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I guess it should be easily possible to open the ssh port with a fake ssh server and collect passes (I guess they aren't plain anymore and became hashes) and corresponding logins, e.g. a honey-pot. The idea behind that is to build a database and test my accounts on those. Has anyone done that already?

If you might wonder what benefit I would expect on testing my accounts with those passwords, I would argue that passwords might change during time and I could eventually anticipate a "successful" ssh-attack.

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Ish. I wrote a twitter bot that grabbed login attempts from denyhosts, and posted to twitter: twitter.com/#!/crackerwatch –  Tom O'Connor Mar 18 '12 at 19:00
    
What'd be the point? There are many password lists available for download. Just use those. –  uSlackr Mar 18 '12 at 19:51
    
The gathered database would be very recent. Can you give good links to download recent lists? E.g. skullsecurity.org/wiki/index.php/Passwords seems just to provide lists to 2010.. –  math Mar 18 '12 at 20:00
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up vote 11 down vote accepted

Yes, Stephen Murdoch at the University of Cambridge has done it, earlier this year. You can read his results in the Security Research Group blog; the initial experiment is discussed in this article, and some more results appear in this article.

My personal favourite bit was

For example, there was a log-in attempt for the usernames “root” and “dark” with the password “ManualulIngineruluiMecanic”, which I think is Romanian for Handbook of Mechanical Engineering.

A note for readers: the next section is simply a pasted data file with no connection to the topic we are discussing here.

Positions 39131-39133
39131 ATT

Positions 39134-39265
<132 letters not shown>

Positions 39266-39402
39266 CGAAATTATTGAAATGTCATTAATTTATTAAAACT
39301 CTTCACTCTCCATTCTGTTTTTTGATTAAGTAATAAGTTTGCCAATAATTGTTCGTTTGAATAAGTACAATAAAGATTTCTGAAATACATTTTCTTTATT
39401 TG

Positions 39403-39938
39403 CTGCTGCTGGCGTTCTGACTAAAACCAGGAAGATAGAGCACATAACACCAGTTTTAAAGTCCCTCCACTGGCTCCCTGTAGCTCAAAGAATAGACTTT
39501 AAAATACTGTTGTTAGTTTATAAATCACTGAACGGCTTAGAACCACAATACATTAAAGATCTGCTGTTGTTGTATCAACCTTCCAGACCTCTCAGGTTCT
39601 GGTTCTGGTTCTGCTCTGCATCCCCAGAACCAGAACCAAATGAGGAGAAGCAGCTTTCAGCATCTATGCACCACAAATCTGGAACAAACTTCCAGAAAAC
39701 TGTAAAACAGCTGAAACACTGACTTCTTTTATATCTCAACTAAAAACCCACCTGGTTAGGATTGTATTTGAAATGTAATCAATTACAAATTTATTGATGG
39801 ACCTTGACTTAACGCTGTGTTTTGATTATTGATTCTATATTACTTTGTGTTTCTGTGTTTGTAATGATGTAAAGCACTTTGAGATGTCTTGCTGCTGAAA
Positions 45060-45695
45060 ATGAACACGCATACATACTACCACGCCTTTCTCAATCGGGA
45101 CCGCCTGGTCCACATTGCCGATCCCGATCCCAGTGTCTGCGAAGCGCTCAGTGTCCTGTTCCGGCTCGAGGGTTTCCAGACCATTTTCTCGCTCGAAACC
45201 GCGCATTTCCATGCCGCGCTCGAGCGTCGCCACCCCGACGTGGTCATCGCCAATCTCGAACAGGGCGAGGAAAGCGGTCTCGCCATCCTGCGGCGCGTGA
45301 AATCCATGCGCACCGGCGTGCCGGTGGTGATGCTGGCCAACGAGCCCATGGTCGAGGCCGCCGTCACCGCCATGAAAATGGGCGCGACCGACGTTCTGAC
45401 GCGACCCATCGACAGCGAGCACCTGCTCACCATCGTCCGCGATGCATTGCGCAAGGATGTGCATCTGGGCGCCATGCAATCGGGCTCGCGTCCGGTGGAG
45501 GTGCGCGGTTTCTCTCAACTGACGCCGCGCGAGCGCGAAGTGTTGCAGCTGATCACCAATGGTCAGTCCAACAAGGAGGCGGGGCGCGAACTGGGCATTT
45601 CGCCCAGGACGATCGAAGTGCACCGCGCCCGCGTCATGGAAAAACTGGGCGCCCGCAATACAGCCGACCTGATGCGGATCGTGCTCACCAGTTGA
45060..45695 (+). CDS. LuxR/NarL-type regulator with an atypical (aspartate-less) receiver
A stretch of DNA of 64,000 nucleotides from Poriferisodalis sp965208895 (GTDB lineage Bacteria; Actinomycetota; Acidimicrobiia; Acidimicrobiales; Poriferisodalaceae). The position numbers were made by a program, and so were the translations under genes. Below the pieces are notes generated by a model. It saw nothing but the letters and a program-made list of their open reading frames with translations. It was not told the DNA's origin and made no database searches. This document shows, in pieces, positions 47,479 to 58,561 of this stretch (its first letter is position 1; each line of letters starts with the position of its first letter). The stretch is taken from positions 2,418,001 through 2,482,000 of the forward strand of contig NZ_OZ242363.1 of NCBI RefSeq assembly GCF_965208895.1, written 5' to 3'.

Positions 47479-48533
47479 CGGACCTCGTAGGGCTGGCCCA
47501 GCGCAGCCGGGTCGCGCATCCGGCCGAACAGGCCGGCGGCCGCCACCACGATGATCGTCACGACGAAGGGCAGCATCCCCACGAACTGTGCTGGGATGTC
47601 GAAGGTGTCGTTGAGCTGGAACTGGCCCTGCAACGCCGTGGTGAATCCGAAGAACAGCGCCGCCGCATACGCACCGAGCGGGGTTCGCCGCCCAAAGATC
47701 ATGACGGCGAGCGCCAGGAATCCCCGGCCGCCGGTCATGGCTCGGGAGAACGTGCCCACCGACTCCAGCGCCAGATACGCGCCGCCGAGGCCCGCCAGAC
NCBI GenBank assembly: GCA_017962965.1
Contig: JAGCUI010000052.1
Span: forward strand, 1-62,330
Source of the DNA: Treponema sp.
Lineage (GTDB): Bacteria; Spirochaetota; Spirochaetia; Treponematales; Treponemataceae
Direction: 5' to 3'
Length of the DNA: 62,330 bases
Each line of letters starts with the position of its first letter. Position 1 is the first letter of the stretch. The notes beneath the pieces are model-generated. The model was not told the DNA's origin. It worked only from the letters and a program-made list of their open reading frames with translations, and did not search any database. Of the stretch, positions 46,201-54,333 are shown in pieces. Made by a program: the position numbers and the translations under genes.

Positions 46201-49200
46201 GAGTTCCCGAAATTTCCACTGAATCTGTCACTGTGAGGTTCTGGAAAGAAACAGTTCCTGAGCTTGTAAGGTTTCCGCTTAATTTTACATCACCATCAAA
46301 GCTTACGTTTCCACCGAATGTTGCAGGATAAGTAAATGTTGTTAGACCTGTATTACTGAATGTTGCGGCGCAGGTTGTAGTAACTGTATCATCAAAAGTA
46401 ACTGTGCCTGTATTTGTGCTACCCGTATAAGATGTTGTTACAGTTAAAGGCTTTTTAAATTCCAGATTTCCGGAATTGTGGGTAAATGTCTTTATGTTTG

Why would someone use this password, especially for the uncommon username “dark”? Is this book common in Romania; is it likely to be by the desk of a sys-admin (or hacker) trying to choose a password? Has the hacker found the password in use on another compromised system; is it the default password for anything?

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Since SSH attacks are dictionary-attacks with some flair, downloading a text file of a dictionary would provide you with a lot of potential passwords. It wouldn't hurt to set up a honeypot as that would provide you with more common passwords.

If you feel lazy however, you could download a plaintext of password dumps from major websites, as there are plenty of those around and (after filtering them for repeats) you should get a good database of commonly used passwords.

Fortunately, since human nature is a sluggish thing, you'll be good to go on that alone until people get better memory, or until someone invents a computer that doesn't need humans to input things.

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